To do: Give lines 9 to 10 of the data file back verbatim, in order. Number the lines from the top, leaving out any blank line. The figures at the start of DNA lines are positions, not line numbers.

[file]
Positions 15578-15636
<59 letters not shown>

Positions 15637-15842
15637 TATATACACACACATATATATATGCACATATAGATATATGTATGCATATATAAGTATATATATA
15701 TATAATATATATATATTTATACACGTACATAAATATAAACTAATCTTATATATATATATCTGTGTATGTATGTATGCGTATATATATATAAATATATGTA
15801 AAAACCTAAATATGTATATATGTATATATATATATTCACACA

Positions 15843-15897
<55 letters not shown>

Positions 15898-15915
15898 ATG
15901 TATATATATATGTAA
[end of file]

Positions 15898-15915
15898 ATG